Middlebrooks lightning strikes twice

This has been going on since they were kids in Texarkana, Texas. The softball games would start an hour and a half before the baseball games, with their mother, Julie, the art teacher, standing somewhere in between the two fields, trying to watch both her son the baseball player and daughter the softball player, who were competing as much against each other as they were anybody else.

Lacey Middlebrooks is two years younger than her big brother, Will, and can't remember a time when she didn't want to do everything he did -- and better -- from the moment their father, Tom, the high school assistant football and head baseball coach, erected goalposts in the backyard for Will when he was maybe 5 or 6.

"And then here comes Lacey," Julie Middlebrooks said Monday, "wanting to be everywhere with Will."

Lacey would strike out a dozen batters pitching for Liberty-Eylau High. Will would come home after striking out, say, 10, and wasn't happy to hear his sister had whiffed more. The next morning, they'd both grab for the sports section, to see who had a lower earned run average. Mary, the youngest, stayed out of it. She took more after her mother, the artist.

"Mary's the lover, we're the fighters," Lacey Middlebrooks said. "It ran deep. We'd even race through dinner to see who would get to the living room first. It's all my dad's fault. He created the competition between his kids. But it helped to make us who we are."

But they'd never experienced anything like Sunday afternoon, when they were almost 1,200 miles apart, Will Middlebrooks in Boston, younger sister Lacey in Birmingham, Ala.

In the bottom of the fifth inning in Fenway Park, with the Red Sox trailing the Baltimore Orioles 5-1, Will Middlebrooks, who had been promoted to the big leagues only on Wednesday and was playing in his third big league game, hit his first big league home run, a grand slam off Tommy Hunter that landed in a parking lot across Landsdowne Street and tied the game at 5.

Meanwhile, in the top of the sixth inning at the UAB Softball Field, Lacey Middlebrooks, a junior pitcher for the University of Tulsa, connected for a three-run home run to break a scoreless tie against the University of Alabama-Birmingham.

Two home runs, one in New England, one in the Deep South, one by brother, the other by sister, almost simultaneously. How close did they come to connecting at the same time?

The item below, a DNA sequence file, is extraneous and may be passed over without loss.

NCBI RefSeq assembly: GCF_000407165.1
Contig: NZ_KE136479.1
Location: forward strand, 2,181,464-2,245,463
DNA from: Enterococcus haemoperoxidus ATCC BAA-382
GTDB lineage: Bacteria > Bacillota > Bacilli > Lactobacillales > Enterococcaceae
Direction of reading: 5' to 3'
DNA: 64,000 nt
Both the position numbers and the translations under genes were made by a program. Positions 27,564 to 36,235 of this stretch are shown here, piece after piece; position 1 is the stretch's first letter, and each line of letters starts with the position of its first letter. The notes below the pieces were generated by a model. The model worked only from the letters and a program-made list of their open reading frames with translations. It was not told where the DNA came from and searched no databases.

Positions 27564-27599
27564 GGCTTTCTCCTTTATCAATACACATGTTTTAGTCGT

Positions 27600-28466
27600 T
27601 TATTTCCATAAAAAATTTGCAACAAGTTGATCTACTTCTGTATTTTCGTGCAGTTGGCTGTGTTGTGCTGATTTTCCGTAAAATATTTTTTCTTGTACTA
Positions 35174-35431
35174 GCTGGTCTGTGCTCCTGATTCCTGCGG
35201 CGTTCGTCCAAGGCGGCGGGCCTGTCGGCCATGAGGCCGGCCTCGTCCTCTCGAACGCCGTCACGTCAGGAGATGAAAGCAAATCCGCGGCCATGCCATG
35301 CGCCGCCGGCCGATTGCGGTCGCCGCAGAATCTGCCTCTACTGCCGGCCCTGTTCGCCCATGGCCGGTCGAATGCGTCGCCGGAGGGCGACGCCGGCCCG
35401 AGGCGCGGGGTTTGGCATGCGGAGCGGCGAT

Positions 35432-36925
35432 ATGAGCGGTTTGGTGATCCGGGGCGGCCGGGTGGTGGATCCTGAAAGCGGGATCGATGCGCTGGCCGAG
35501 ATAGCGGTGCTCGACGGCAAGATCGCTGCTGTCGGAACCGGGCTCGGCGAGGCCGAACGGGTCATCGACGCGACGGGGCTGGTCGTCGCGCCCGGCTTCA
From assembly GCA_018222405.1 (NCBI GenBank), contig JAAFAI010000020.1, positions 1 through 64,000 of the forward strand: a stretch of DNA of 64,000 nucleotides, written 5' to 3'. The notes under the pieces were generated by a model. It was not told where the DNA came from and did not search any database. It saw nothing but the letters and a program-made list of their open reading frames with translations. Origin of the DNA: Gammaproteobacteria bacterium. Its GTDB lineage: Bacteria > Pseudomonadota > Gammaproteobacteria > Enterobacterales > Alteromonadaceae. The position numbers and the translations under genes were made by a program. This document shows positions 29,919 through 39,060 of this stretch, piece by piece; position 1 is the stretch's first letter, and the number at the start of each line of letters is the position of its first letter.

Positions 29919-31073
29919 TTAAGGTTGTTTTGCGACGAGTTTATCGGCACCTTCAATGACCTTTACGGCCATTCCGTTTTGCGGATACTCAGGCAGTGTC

Red Sox publicist John Shestakofsky had the team's video production department review a tape of Sunday's game. "According to the clock that feeds our tape deck," Shestakofsky reported, "the bat crack for the grand slam was at 3:18.19 p.m."

Eric Hollier, an assistant media relations director at Tulsa, said the coach's video of the game was 11 minutes fast, but showed Lacey hitting her home run at 2:28 p.m. Birmingham time, which is one hour behind Eastern time. Subtract 11 minutes, and that places Lacey's home run at 2:17 (3:17 in Boston).

"No matter what," Hollier said, "I think we can safely conclude the two home runs happened no more than one minute apart from each other.''

Both Will and Lacey had unfinished business. Will was on the field for all 17 innings of Boston's 9-6 loss. Lacey, meanwhile, took a no-hitter into the sixth and finished with a one-hit, 3-0 win that clinched the Conference USA title for her team.

A reporter told Will about his sister. "Awesome," he said.

A friend texted the news to Lacey that her brother had hit a grand slam, and soon she heard about the uncanny timing.

"As soon as we got to the restaurant, I Googled for his home run and found the video," she said. "I found it and passed it around to everybody.

"As soon as I saw it, them celebrating his grand slam, I had chill bumps. I was just in awe."

Tom and Julie Middlebrooks did not see either home run. They had come to Boston for Will's debut, but had boarded a plane back to Boston late Sunday morning.

Brother and sister caught up with each other Sunday night.

"We got to Facebook-message each other," she said. "He was on the team's flight to Kansas City. We talked about how awesome and weird it was for both of us to hit such big home runs, and at the same time."

Only one thing comes close, Lacey said. Back in high school, they were both playing against Liberty-Eylau's rival, Pleasant Grove. Will beat them in baseball. Lacey beat them in softball. The headline in the next day's paper?

"It was something like, 'The Middlebrooks Handle Pleasant Grove,"' Lacey said.

Pleasant Grove, the big leagues, Conference USA. Brother and sister are still handling it.